Melanoma is a type of cancer that forms within the melanocytes, which are the cells that produce your skin's pigment. Any area of your skin can develop melanoma, including the skin beneath your toenails. Here are four things you need to know about subungual melanoma.
What causes subungual melanoma?
The cause of subungual melanoma is still poorly understood. While melanoma that develops on other areas of your skin is linked to ultraviolet radiation (sun exposure), this isn't a likely cause of subungual melanoma. This is because it's unlikely that sunlight will pass through your toenails and damage the skin underneath.
A significant number of patients (23% to 44%) report direct trauma to the affected toenail before the onset of the melanoma, so it's possible that trauma triggers the condition. However, more research is needed to prove that trauma is really a cause and not just a coincidental finding.
What are the symptoms of subungual melanoma?
Generally, subungual melanoma develops beneath the big toe, but it can sometimes affect your other toes. Its presentation can vary quite a bit. In some cases, it presents as band-like black discoloration on the affected nail, which later spreads. The entire nail may eventually turn completely black.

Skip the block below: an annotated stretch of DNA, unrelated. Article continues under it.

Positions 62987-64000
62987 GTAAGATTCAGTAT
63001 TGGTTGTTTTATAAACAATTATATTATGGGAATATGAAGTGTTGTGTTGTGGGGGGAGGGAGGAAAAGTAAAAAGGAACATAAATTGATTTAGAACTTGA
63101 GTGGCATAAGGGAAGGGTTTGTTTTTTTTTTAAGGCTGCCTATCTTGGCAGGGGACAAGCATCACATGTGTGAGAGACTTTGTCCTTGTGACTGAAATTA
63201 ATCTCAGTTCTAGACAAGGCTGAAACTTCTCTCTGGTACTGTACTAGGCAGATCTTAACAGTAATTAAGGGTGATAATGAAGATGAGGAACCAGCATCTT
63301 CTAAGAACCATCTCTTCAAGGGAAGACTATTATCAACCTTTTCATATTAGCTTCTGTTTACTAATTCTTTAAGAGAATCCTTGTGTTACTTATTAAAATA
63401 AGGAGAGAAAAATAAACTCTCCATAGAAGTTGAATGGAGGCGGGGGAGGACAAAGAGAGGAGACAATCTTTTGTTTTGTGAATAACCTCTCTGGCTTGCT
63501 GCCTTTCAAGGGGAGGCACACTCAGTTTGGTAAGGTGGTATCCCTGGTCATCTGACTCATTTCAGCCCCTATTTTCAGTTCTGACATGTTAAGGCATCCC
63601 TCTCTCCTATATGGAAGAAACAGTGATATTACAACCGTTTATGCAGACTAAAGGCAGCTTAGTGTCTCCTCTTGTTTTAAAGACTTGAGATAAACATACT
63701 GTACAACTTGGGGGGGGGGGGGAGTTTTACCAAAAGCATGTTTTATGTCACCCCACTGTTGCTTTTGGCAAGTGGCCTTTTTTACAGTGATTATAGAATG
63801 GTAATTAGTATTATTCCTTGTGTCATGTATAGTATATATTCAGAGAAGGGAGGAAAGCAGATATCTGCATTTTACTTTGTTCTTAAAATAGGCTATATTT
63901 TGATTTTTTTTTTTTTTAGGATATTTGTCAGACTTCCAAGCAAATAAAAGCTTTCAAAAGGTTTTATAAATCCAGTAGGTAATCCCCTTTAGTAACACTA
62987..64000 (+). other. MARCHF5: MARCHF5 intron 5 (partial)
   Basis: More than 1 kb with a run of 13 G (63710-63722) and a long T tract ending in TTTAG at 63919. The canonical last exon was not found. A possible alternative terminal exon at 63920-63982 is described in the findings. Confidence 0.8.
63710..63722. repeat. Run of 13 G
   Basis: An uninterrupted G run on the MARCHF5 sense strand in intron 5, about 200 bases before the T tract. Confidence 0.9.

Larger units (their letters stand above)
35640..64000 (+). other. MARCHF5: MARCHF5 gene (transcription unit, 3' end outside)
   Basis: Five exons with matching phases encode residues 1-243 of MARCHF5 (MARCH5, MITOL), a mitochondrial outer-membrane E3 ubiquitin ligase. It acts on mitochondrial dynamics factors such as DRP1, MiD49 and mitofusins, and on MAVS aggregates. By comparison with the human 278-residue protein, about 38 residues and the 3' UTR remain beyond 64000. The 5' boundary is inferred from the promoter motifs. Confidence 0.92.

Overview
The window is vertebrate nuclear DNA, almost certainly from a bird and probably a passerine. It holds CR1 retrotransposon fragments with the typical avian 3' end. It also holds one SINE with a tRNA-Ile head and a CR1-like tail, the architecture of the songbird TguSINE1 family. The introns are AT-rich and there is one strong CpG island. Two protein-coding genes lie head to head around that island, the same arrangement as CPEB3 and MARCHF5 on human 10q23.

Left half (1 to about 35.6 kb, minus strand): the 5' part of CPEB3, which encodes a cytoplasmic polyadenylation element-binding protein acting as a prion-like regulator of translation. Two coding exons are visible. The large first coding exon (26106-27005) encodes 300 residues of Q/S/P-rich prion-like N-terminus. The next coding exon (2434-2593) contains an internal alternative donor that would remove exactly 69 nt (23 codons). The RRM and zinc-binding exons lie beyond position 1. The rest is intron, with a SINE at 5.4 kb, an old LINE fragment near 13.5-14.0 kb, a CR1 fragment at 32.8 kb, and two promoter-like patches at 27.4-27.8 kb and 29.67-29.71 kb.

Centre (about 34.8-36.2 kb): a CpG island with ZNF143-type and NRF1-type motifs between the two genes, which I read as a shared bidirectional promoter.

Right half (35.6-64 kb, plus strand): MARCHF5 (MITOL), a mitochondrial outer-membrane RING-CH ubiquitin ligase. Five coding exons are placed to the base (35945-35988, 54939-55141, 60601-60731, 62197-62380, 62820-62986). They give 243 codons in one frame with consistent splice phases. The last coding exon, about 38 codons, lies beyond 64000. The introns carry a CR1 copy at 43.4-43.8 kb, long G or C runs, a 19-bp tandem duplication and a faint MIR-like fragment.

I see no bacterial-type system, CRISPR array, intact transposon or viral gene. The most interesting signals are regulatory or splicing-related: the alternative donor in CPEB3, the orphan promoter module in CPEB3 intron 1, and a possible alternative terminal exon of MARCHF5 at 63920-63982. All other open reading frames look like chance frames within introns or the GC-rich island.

In other cases, your nail bed will split or your nail will become deformed. Masses may also form beneath the nail. If you notice any changes in the appearance of your toenails, see your podiatrist.
How does it differ from other melanomas?
Subungual melanoma has a worse prognosis than other types of melanomas, according to Scientific Research Open Access. This is because it goes undetected for longer than other types of this cancer. For example, even if you're examining your skin regularly for signs of skin cancer, you may not think to check your toenails for similar problems. Even if you do check your toes, you may assume that a dark spot beneath your toenail is just a bruise or another harmless problem.
How is subungual melanoma treated?
Amputation used to be the main treatment for subungual melanoma, but fortunately, this is no longer the case. More conservative surgical methods like wide excision are currently used. Your nail will need to be removed to allow access to the melanoma underneath. The affected skin will then be removed, as well as a margin of 0.5 centimeters of healthy tissue.
Once the melanoma has been removed, reconstruction of the toenail can begin. This can be done by attaching a toenail-shaped skin graft to the wound. Since the graft is the same size and shape as a toenail, your toe will look more aesthetically pleasing than if it was just smooth and nail-less.
If you notice dark discoloration beneath your toenails, see a podiatrist right away. If you suspect that you have a problem, contact a business such as the High Desert Foot & Ankle Clinic - Wonsik Y Bollmann DPM.Share